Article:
Hi, I was trying to solve this problem for myself - combining sunset and weather conditions to triggering lamps. The formula I found and which works for me is as follow:

abs(elevation/10) * ( (elevation/10) + (1- (cloudiness/100)))

where 10 - your local threshold for sunset.

You can make a table with sun elevation and cloudiness to test it, it will have a staircase shape.
The idea is that sensor returns number smaller than 1 if its getting dark.

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This is an old thread but I find myself needing this capability as sunset +1/-1 isn’t really working out for me as well as I hoped. I’ve been sort of keeping track of elevation trying to figure out what values to use. I found this website here:

Which I plug in my appropriate values and get a chart from +20 through -20:


One thing I’ve noticed in this thread is (I’m assuming) that everyone responding doesn’t live in an area which has winter. In Canada here, it’s currently “summer” (using that term lightly; more like 2-3 months of warm weather) so the elevation is around 20 (which I’ve been tracking) and based on the chart, as it get closer to winter etc this value will dip to -20 maximum.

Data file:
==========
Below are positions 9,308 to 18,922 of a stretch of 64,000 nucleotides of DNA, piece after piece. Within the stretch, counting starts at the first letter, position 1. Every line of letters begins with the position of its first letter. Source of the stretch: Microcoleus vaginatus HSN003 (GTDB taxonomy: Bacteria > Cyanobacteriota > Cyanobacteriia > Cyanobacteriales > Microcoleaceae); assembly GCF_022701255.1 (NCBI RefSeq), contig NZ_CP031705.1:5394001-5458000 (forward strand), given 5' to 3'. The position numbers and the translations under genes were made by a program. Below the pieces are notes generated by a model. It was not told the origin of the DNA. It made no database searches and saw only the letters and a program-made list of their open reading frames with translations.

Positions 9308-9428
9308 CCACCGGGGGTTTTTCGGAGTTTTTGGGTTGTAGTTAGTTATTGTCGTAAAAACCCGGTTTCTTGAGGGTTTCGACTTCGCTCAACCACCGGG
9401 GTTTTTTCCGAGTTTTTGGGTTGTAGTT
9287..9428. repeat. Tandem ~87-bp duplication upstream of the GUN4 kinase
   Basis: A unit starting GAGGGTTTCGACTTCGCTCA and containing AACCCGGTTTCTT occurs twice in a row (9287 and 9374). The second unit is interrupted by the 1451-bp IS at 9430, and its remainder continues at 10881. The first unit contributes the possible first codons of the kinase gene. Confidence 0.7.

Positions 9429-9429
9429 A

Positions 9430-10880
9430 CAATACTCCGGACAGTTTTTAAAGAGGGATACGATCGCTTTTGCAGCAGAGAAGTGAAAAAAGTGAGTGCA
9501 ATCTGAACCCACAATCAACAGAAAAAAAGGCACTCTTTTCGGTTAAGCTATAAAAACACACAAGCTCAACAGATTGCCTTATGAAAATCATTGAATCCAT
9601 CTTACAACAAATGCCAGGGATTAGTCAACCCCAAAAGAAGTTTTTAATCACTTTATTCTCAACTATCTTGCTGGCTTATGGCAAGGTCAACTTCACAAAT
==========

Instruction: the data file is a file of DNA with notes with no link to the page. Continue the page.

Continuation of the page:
How do I account for that in the formulas presented in this thread?

states.sun.sun.attributes.elevation gives you the sun’s elevation moment by moment. It updates every 30 seconds, from what I can see in the code. This gives you a precise way to know the elevation of the sun at every moment. There are variations depending on location, etc. but with trial and error, you could come up with a rule like “if the sun’s elevation is less than X, then it is dark outside.” Though, as people have discussed here you can refine that with weather information.

The page you were looking at gives you a yearly graph telling you at one single specific time in the day what elevation the sun is going to be at: January 1st, at 2PM the sun’s elevation will be …, then January 2nd at 2PM the sun’s elevation will be …, and so on. You’d use a table like that if you need to orient a fixed structure towards the sun, like fixed solar panels. For determining when it is light or dark outside it does not provide you with anything more than what states.sun.sun.attributes.elevation already does.

Thanks for helping me understand this. I tried @majkim formula (substituting my values; using the same website determined @ 6PM) and it seems pretty close to what I see outside.

Perhaps I too may end up looking like Gandalf :slight_smile:

EDIT: in case I forget and need to come back to this, for me this works out to as sensor template:

#### Ambient Light
  - platform: template
        friendly_name: 'Ambient Light'
        value_template: '{{ "%.2f"|format((states.sun.sun.attributes.elevation/24)*((states.sun.sun.attributes.elevation/24)+(1-(states.sensor.dark_sky_cloud_coverage.state|int/100)))) }}'

What threshold are you using to turn on the lights with this sensor?